NASA helps space crews breathe easier

Jul 17, 2007

The National Aeronautics and Space Administration successfully tested a new oxygen generating system aboard the International Space Station.

NASA said the system will allow the station's crew size to increase in 2009, augmenting the Russian Elektron oxygen generator.

With the increased capability to produce oxygen, NASA said the station can better support six crew members; the space station currently supports a three-person crew.

NASA said the system will generate about 12 pounds of oxygen per day -- enough for six people. However, it can provide as much as 20 pounds of oxygen daily -- enough for as many as 11 people.

"The successful activation and operation of this new system during its test run is an important step toward establishing a truly international space station," said Mike Suffredini, manager of NASA's space station program. "With this system's oxygen-generating capacity, we can expand the station's crew, providing more opportunities for our partner countries and unlocking more possibilities for research that will open new pathways for future exploration."

Currently, oxygen on the station comes from the Russian-built Elektron system, Russian supply vehicles, storage tanks in the U.S. Quest airlock and solid fuel oxygen generators.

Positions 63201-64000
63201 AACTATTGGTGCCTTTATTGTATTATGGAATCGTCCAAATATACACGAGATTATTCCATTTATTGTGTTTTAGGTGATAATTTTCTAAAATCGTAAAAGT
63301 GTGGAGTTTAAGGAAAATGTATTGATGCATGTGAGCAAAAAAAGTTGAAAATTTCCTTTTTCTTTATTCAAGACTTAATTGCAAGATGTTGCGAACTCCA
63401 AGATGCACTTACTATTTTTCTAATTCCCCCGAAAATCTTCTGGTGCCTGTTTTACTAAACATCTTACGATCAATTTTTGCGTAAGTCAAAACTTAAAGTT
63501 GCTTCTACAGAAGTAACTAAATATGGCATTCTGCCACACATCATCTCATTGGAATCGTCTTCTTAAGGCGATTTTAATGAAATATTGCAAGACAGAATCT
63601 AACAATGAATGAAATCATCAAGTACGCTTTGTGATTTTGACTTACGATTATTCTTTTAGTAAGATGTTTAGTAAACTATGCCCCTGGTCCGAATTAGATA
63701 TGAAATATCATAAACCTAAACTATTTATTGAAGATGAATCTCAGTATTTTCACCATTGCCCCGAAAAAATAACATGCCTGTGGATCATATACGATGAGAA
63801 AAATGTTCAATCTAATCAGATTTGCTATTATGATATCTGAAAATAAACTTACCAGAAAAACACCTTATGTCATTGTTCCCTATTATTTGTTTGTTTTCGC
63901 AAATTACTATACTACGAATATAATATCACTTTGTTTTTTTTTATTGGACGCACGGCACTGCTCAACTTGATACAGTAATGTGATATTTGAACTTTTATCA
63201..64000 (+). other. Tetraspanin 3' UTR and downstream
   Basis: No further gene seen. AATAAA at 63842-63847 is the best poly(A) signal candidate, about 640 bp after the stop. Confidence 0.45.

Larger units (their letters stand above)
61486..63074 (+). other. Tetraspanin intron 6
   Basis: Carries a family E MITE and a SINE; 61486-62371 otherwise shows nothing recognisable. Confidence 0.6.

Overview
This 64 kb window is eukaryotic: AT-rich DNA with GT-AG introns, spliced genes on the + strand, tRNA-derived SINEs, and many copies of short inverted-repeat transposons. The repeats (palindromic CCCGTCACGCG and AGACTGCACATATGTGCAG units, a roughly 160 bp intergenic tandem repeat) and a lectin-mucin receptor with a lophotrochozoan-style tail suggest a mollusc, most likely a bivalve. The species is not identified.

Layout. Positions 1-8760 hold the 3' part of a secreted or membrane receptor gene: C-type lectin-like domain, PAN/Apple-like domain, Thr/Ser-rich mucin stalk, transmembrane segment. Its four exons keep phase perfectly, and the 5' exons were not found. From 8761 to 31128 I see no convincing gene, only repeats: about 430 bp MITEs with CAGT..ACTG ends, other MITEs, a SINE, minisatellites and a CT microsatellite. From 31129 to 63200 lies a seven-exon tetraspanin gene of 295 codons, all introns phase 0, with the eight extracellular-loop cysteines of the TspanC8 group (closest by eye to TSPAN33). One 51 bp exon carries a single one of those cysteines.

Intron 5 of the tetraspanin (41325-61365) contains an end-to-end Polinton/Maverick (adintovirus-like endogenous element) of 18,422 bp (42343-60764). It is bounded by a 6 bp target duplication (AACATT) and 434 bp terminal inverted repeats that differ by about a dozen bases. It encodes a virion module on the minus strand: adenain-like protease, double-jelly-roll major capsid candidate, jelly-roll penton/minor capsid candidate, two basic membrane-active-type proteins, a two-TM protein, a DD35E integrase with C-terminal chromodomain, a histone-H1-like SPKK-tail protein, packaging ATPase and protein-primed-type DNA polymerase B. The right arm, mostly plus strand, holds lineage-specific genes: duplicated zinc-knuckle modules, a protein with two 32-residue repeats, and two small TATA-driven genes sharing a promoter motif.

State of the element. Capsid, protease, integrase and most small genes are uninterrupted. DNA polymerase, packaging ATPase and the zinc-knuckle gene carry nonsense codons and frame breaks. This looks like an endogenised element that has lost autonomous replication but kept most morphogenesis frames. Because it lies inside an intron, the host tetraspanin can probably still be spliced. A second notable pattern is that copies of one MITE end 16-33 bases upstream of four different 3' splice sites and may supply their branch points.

Copyright 2007 by United Press International

Explore further: NASA's reliance on outsourcing launches causes a dilemma for the space agency

Related Stories

ULA's new Vulcan rocket

Jun 24, 2015

Fierce commercial and international political pressures have forced the rapid development of the new Vulcan launcher family recently announced by rocket maker United Launch Alliance (ULA). Vulcan's "genesis" ...

How low can you orbit? (w/ Video)

Jun 12, 2015

The Earth's atmosphere is a total drag, especially if you're trying to orbit our planet. It's a drag. Get it? Atmospheric drag. Drag. Drag.

Recommended for you

New Horizons spacecraft experiences anomaly

3 hours ago

The New Horizons spacecraft experienced an anomaly the afternoon of July 4 that led to a loss of communication with Earth. Communication has since been reestablished and the spacecraft is healthy.

Dwarf planet Ceres offers big surprises for scientists

3 hours ago

The closer we get to Ceres, the more perplexing the dwarf planet grows. NASA's Dawn spacecraft has found several more bright spots as well as a pyramid-like peak jutting out of the frigid world's surface.

User comments : 0

Please sign in to add a comment. Registration is free, and takes less than a minute. Read more

Click here to reset your password.
Sign in to get notified via email when new comments are made.